Due to these factors, Italian grandparents have had to take on a much more active role in their families. This role sometimes forces the grandparents to take care of their grandchildren more than their actual parents. In some cases as well, the grandparents are sometimes seen as a haven from the parents due to their more patient and “spoiling’ nature typical Italian grandparents have. Another rising trend to keep in mind is the slowly rising number of divorces in the once catholically fortified Italy. In a 2003 national survey conducted by the Italian Statistical Office found that, “new generations of grandparents are more likely to experience divorce,” indicating that now more than ever, grandparents are faced with the fact that their children are divorcing, with and without children, thus leaving both their children and their grandchildren in their hands (Tomassini, Glaser). This survey was called the “Indagine Multiscopo sulle Famiglie e Soggetti Sociali,” which is explained by Tomassini and Glaser to be a survey of “over 60,000 people with the response rate well above 90%, though is lower for very old people. A section of the questionnaire is devoted to analysis of the structure and the exchanges within family members. Information on presence, proximity, and contact with grandchildren are included” (Tomassini, Glaser). Therefore, with splitting households, grandparents are exponentially becoming more of a refuge for the children experiencing the divorce of their parents. Having a stabile home or another source of parenting becomes more familiar and comforting than that of their parents. As King also reinforced in his article Consequences for ties between Grandparents and Grandchildren, “Grandparents step in children’s family breakdowns. They are often seen as the next level of parenting or nurturing that the child identifies with.” Italian children today are not only raised by their mother and father. Every child either has their mother’s or father’s parents as well that act as parents in their everyday lives. It will be an interesting phenomenon, how these children today will grow up to be due to these circumstances.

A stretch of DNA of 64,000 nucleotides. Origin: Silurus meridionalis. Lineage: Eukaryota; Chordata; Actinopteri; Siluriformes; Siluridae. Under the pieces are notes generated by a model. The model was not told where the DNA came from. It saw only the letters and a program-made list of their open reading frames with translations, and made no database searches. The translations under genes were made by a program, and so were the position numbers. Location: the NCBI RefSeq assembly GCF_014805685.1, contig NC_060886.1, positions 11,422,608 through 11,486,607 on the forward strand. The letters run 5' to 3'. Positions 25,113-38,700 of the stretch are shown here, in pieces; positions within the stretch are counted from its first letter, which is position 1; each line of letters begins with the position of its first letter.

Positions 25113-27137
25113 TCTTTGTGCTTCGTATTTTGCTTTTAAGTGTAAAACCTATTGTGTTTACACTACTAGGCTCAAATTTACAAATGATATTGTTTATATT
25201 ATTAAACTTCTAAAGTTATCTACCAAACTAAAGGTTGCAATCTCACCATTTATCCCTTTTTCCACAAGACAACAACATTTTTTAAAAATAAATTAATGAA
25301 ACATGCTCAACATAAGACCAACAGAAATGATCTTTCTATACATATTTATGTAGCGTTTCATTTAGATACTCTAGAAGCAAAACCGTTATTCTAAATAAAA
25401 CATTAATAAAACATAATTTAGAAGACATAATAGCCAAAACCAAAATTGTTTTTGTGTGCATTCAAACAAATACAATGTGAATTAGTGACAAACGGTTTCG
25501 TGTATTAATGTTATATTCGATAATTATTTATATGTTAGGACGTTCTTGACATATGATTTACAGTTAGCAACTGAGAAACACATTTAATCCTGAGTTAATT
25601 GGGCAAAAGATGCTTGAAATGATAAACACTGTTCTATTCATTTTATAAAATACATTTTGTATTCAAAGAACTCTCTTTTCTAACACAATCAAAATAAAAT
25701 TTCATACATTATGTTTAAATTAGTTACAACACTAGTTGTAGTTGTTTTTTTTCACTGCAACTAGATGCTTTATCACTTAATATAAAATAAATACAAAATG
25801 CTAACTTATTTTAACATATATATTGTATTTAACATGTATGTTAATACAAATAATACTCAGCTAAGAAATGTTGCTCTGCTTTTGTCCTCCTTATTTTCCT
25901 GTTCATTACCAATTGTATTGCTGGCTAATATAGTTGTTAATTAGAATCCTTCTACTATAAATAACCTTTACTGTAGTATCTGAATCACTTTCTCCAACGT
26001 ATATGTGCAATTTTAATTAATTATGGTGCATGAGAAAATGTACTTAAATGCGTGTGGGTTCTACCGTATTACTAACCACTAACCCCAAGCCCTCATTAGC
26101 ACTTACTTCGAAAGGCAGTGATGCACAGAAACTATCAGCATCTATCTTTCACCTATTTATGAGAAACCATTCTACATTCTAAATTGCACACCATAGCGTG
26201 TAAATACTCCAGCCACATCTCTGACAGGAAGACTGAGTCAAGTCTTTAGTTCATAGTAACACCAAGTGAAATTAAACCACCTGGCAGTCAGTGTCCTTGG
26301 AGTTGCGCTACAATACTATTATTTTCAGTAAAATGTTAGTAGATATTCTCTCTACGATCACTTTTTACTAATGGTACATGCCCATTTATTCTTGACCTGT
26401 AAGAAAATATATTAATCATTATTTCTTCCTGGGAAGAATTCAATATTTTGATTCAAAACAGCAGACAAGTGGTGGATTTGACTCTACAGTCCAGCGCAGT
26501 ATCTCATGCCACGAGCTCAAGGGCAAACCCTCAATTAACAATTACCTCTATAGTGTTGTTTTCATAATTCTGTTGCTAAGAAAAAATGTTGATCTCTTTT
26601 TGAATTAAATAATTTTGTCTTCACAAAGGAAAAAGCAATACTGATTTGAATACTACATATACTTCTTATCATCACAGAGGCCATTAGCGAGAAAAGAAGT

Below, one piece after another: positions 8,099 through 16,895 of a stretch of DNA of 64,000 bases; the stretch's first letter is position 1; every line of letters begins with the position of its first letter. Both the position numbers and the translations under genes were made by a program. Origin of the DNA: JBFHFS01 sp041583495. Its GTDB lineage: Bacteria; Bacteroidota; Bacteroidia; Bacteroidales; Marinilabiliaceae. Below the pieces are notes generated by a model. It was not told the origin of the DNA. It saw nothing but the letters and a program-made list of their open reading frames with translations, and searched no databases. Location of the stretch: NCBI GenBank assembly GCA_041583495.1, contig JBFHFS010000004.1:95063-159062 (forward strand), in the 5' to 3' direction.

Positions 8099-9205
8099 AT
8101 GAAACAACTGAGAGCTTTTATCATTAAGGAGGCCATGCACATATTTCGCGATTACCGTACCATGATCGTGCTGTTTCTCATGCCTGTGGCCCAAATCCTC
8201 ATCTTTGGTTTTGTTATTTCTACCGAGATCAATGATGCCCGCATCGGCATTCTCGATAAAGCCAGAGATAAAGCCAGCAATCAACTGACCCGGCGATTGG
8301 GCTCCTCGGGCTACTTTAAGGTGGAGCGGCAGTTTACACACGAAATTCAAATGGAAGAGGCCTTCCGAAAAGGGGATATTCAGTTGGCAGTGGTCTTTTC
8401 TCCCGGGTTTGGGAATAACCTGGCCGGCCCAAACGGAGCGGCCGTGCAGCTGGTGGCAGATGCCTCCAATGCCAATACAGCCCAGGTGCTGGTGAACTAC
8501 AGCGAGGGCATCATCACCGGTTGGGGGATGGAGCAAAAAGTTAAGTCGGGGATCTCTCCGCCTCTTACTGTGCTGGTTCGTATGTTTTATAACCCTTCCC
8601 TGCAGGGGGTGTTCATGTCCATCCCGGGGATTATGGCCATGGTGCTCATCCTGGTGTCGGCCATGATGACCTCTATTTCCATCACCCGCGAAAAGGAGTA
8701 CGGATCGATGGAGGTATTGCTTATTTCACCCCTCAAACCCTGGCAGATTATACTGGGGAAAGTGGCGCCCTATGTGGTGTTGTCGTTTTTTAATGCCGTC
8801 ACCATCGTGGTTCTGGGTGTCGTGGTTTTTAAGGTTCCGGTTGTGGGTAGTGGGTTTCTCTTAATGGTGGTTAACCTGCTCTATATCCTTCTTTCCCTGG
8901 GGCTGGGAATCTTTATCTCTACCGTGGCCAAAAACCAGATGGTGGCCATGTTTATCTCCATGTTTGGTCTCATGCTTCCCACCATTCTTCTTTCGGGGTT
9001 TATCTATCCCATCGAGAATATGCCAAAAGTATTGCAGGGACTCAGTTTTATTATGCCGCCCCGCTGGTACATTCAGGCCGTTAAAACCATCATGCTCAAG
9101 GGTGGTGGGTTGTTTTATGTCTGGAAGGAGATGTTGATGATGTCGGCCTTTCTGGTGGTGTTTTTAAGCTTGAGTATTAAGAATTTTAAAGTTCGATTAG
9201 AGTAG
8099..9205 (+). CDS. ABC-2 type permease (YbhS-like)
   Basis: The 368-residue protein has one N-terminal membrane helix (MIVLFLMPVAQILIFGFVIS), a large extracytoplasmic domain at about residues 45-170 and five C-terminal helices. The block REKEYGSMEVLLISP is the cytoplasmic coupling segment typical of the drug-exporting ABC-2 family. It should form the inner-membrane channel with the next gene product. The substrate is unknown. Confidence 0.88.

The Nonni of today’s Italy have taken a gigantic role in today’s Italian family. Without many of the grandparents of today, many families would not be able to survive the economic climate. In addition, the empowerment of women and the progress women’s rights have experienced in the last 40 years would also be at risk if it were not for the willing grandparents in Italian society. Without someone to take care of the kids, whether it is while going to work or during divorce, the Italian woman would be seriously disadvantaged without the convenience of someone to take care of their children. Without i Nonni, it would also be extremely difficult for single mothers and mothers in general to pursue careers. In the Italian culture there truly is something different about grandparents. The roles of Italian grandparents go far beyond the expected. From essentially raising their grandchildren, to being the last minute babysitter to even providing financial help. Italian grandparents live for their grandchildren, have been the glue of Italian families for the last 40 years and very well may become more and more needed as time continues.
King, V. (2003) The legacy of a grandparent’s divorce: Consequences for ties between Grandparents and Grandchildren, Journal of Marriage and Family, 65, 170-183. Print.
DC Reitzes, EJ Mutran (2004) Grandparenthood: Factors influencing frequency of grandparent–grandchildren contact and grandparent role satisfaction, Journals of Gerontology. Print.
Glaser, Karen, Dr. “Grandparenting in Europe Project.” Grandparents Plus. Krystal, 28 June 2012. Web. 11 Nov. 2013. <http://www.grandparentsplus.org.uk/grandparenting-in-europe-project>.
Gilbert, Sari. “Grandparents Supposedly Saving Italian Families Millions.” Stranitalia. Petar.org, 20 Aug. 2009. Web. 12 Nov. 2013. <http://www.stranitalia.com/home/index.php?option=com_content&task=vi ew&id=237&Itemid=1>.
“Report – Italian Families – FCE Preparation.” Lang-8. Lang-8.com, 9 Apr. 2012. Web. 11 Nov. 2013.
Tomassini, Cecilia, and Karen Glaser. “Unmarried Grandparents Providing Child Care in Italy and England: A Life – Course Approach.” EPC 2012. Princeton.edu, n.d. Web. 12 Nov. 2013.